Simultaneous Dissemination of Nanoplastics and Antibiotic Resistance by Nematode Couriers

Yuen Chan, Yang Liu, Rongben Wu, Wei Wei, Kar Hei Fang, Song Lin Chua (Corresponding Author)

Research output: Journal article publicationJournal articleAcademic researchpeer-review

3 Citations (Scopus)


Nanoplastics (NPs) are increasingly recognized as a newly emerging pollutant in the environment. NPs can enable the colonization of microbial pathogens on their surfaces and adsorb toxic pollutants, such as heavy metals and residual antibiotics. Although the dissemination of plastic particles in water bodies and the atmosphere is widely studied, the dissemination of NPs and adsorbed pollutants on land, via biological means, is poorly understood. Since soil animals, such as the bacterivorous nematode Caenorhabditis elegans (C. elegans), are highly mobile, this raises the possibility that they play an active role in disseminating NPs and adsorbed pollutants. Here, we established that antibiotic-resistant bacteria could aggregate with antibiotic-adsorbed NPs to form antibiotic-adsorbed NP-antibiotic resistant bacteria (ANP-ARB) aggregates, using polymyxins (colistin) as a proof-of-concept. Colistin-resistant mcr-1 bearing Escherichia coli from a mixed population of resistant and sensitive bacteria selectively aggregate with colistin-ANPs. In the soil microcosm, C. elegans fed on ANP-ARB clusters, resulting in the rapid spread of ANP-ARB by the nematodes across the soil at a rate of 40-60 cm per day. Our work revealed insights into how NPs could still disseminate across the soil faster than previously thought by “hitching a ride” in soil animals and acting as agents of antibiotic-resistant pathogens and antibiotic contaminants. This poses direct risks to ecology, agricultural sustainability, and human health.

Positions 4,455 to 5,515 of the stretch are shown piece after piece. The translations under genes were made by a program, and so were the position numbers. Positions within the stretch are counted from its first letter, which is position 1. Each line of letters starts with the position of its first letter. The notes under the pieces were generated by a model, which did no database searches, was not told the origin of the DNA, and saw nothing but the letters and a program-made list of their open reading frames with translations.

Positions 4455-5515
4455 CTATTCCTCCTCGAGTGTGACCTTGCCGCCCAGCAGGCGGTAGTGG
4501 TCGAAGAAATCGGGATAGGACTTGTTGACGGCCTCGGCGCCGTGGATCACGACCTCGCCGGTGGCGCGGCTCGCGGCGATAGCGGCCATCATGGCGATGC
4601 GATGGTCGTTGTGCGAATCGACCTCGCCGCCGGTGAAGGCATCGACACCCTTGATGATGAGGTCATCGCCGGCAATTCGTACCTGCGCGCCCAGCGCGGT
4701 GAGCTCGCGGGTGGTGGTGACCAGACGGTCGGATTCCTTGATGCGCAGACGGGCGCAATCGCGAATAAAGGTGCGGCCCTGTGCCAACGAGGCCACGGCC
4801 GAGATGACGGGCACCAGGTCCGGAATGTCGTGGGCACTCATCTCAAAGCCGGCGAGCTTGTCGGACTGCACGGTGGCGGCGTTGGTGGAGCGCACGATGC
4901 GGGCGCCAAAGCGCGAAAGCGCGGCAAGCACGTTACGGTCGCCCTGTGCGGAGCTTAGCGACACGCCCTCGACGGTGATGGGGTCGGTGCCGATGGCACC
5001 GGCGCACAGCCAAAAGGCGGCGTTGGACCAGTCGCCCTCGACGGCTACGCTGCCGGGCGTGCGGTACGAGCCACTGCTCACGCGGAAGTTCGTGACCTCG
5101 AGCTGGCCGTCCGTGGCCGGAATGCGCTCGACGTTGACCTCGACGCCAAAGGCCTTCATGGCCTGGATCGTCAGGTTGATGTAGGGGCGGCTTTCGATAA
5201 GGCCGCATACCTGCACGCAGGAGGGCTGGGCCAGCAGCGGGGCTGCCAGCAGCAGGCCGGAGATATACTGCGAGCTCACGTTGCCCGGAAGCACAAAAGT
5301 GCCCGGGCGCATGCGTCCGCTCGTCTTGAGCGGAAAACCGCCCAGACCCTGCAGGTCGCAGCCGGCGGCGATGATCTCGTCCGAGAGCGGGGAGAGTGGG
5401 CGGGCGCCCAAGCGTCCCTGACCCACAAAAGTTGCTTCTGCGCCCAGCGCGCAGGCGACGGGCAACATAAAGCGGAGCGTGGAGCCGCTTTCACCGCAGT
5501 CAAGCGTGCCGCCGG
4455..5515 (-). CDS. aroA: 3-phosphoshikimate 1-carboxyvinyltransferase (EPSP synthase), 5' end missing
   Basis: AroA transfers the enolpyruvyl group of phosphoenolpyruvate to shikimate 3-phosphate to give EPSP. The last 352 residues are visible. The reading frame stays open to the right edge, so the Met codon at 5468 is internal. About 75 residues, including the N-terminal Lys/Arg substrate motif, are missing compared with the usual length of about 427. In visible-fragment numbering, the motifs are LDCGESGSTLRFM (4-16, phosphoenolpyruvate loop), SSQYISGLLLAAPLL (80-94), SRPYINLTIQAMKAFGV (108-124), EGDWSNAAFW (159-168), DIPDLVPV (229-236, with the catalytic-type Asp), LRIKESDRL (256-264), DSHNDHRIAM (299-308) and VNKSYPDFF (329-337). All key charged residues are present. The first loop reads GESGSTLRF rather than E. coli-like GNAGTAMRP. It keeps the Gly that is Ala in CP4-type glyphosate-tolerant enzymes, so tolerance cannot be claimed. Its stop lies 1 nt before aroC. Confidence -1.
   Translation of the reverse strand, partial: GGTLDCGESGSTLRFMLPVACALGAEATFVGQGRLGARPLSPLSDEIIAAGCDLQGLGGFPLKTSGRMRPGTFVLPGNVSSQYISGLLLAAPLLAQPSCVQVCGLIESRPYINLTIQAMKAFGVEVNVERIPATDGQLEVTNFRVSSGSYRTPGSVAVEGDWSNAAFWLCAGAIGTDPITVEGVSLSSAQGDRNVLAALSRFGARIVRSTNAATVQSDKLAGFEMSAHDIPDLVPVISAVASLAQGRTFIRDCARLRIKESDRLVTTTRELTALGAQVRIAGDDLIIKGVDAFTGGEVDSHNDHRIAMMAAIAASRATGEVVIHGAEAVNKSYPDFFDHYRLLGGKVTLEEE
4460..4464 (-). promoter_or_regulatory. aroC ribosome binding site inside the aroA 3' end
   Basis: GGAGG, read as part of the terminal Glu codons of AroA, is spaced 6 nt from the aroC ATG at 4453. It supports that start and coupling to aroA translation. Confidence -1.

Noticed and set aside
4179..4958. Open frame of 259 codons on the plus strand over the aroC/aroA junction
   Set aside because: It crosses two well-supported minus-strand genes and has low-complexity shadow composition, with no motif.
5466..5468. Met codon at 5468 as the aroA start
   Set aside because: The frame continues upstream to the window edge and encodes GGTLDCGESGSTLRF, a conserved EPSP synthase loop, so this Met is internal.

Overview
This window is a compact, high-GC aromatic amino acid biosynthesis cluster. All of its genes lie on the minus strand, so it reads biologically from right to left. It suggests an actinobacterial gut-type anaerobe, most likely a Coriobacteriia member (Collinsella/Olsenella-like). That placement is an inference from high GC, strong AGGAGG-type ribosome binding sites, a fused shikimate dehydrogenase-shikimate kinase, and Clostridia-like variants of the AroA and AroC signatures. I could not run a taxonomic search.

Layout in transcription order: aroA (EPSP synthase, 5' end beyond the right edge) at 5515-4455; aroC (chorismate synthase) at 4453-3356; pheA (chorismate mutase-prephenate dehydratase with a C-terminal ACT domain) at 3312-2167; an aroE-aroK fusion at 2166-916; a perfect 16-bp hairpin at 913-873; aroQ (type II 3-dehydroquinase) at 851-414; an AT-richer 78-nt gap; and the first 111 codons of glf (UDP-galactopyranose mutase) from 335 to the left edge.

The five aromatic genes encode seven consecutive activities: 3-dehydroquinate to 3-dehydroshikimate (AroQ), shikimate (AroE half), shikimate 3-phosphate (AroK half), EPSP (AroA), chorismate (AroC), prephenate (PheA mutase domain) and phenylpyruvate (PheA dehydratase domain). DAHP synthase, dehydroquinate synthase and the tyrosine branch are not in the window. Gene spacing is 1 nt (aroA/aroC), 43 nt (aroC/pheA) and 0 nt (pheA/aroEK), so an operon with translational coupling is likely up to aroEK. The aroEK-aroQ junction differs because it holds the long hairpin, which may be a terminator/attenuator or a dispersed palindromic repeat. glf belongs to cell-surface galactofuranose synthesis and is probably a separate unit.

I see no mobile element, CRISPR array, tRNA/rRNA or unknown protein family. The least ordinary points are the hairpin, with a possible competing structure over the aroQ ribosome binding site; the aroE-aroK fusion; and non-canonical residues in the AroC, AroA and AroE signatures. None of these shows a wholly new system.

Original languageEnglish
Pages (from-to)8719-8727
Number of pages9
JournalEnvironmental Science & Technology
Issue number23
Publication statusPublished - 13 Jun 2023


  • antibiotic
  • bacteria
  • nanoplastics
  • nematode
  • soil

ASJC Scopus subject areas

  • General Chemistry
  • Environmental Chemistry


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